“Connectivity and ubiquitous, mobile learning” are key factors in promoting best practice use of educational technology. The development of online resources and read/write web facilities has opened the door to many opportunities for learners to interact, collaborate, share and experience on a local, national and global basis. Being a connected learner is crucial today. Knowing where to find resources and expertise and how to sift through and determine how to use these resources for self-directed learning is a necessary skill. It is through connectivity that best practices in education develop and flourish. Mobile and ubiquitous technologies allow and promote this connectivity and ‘anywhere, anytime’ learning to take place.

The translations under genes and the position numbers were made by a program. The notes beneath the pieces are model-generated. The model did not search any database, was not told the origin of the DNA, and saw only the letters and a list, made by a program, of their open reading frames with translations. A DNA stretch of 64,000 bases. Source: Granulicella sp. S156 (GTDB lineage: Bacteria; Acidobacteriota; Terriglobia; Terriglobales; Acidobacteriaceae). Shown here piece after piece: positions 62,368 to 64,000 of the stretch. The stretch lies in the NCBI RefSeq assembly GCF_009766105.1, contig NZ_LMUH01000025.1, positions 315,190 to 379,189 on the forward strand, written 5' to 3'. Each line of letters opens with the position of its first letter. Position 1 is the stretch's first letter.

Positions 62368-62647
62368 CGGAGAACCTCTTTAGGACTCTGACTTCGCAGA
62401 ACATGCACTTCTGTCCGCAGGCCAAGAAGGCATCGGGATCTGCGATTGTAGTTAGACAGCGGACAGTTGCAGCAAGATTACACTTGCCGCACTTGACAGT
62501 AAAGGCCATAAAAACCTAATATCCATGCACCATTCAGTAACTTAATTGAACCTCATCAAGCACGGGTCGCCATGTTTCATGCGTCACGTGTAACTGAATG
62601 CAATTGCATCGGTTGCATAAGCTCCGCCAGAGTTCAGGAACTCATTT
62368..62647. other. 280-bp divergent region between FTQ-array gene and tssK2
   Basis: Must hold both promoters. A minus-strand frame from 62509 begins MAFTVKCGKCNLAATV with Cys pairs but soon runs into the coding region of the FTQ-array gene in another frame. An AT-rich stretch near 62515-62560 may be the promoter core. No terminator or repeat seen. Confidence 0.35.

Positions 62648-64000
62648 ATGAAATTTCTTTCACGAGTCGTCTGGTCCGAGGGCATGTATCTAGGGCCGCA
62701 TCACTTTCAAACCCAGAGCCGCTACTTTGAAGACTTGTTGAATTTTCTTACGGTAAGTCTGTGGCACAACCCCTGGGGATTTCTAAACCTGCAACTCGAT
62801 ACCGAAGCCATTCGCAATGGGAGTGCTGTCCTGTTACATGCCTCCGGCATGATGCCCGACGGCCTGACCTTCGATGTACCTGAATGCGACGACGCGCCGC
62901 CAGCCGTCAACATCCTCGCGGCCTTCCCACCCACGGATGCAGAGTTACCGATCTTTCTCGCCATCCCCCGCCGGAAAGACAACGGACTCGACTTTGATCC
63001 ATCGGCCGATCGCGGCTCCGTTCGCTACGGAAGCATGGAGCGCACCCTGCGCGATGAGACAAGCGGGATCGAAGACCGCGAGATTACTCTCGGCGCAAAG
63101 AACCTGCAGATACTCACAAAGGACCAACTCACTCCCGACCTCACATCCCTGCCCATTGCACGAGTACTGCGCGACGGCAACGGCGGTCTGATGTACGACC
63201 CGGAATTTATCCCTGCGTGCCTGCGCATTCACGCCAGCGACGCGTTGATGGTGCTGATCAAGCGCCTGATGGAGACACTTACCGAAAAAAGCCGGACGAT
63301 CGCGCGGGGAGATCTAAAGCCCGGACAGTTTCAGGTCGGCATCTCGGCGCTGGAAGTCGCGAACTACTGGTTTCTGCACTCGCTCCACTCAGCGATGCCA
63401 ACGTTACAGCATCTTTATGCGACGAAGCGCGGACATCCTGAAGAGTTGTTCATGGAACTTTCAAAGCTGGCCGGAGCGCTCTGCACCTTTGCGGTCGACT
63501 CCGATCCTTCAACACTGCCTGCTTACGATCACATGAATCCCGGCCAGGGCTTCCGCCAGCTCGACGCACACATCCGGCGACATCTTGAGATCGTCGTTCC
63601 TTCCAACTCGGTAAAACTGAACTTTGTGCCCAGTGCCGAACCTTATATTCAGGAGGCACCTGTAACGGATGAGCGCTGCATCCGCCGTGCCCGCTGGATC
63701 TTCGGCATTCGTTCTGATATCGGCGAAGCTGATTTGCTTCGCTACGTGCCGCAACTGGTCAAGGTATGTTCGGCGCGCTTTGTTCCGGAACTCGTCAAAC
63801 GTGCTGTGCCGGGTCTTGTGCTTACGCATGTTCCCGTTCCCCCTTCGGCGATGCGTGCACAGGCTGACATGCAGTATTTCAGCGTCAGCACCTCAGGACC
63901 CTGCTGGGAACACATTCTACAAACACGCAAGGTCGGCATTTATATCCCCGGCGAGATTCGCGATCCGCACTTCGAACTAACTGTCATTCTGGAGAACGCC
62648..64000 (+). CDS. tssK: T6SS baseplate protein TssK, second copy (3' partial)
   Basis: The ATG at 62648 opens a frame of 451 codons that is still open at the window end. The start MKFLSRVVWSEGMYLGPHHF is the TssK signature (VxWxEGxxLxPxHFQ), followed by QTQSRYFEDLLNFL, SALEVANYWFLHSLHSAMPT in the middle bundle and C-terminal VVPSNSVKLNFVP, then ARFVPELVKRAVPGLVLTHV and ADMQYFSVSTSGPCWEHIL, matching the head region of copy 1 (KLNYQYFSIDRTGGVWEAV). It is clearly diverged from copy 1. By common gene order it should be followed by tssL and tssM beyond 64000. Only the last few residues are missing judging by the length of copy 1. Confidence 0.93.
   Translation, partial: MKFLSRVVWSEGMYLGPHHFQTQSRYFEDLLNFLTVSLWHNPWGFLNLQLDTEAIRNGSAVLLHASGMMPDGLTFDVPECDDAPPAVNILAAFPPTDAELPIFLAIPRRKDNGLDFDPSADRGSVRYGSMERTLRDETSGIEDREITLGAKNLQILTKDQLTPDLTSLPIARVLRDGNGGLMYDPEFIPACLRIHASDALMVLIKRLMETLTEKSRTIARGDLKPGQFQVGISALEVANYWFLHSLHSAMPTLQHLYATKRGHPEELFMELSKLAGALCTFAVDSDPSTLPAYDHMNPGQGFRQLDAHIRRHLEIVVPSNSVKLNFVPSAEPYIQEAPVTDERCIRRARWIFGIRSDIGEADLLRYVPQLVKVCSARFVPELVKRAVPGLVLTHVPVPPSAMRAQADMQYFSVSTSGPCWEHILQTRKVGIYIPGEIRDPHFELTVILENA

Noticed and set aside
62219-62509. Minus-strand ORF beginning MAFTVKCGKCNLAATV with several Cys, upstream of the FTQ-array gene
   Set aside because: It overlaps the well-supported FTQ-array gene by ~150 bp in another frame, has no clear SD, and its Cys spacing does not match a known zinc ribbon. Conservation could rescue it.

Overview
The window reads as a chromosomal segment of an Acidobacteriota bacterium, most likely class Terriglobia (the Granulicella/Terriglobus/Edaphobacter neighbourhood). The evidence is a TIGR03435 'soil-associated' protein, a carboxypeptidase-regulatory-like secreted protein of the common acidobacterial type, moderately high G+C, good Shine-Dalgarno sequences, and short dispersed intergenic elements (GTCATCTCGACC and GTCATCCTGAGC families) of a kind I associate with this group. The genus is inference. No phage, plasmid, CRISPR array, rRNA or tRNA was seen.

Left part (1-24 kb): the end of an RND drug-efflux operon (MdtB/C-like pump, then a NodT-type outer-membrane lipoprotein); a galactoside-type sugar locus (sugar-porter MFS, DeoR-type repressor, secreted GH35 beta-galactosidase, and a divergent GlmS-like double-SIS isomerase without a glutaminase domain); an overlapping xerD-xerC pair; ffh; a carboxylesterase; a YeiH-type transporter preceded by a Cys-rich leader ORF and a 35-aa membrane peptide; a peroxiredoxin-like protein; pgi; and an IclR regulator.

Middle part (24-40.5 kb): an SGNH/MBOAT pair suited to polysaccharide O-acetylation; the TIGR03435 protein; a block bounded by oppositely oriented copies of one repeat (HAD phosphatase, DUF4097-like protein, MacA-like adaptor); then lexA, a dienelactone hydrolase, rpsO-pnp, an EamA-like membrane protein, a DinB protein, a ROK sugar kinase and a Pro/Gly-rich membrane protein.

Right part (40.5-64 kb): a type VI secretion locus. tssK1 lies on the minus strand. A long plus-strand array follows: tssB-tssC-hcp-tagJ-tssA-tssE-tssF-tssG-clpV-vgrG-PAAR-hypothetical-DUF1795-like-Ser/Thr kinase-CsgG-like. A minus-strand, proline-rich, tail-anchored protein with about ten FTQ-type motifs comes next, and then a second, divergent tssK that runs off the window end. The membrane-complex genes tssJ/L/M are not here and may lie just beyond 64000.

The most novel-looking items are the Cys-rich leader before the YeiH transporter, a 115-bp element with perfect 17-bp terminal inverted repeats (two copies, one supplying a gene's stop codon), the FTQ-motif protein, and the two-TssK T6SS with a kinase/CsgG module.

“Professional Development for 21st century learning” is necessary to provide a technology-rich learning experience for all. Current discussion about 21st century learning, school 2.0, E-Learning 2.0, the new face of learning and so on is suggesting a major shift in education needs to take place to cater for the demands of this century and beyond. Information literacy awareness supported by effective professional development in digital tools is essential for all educators. It is unsatisfactory now to just learn about the technology, it is essential to be learning with the technology and to realise that although the road may be rocky, all participants in education can succeed and grow accordingly. We should be evolving towards more streamlined PD opportunities that have clear and realistic outcomes in order to improve learning as a whole across all curriculum and age levels.

3. How does the nominee envision leveraging his/her position on the ISTE Board to benefit ISTE members?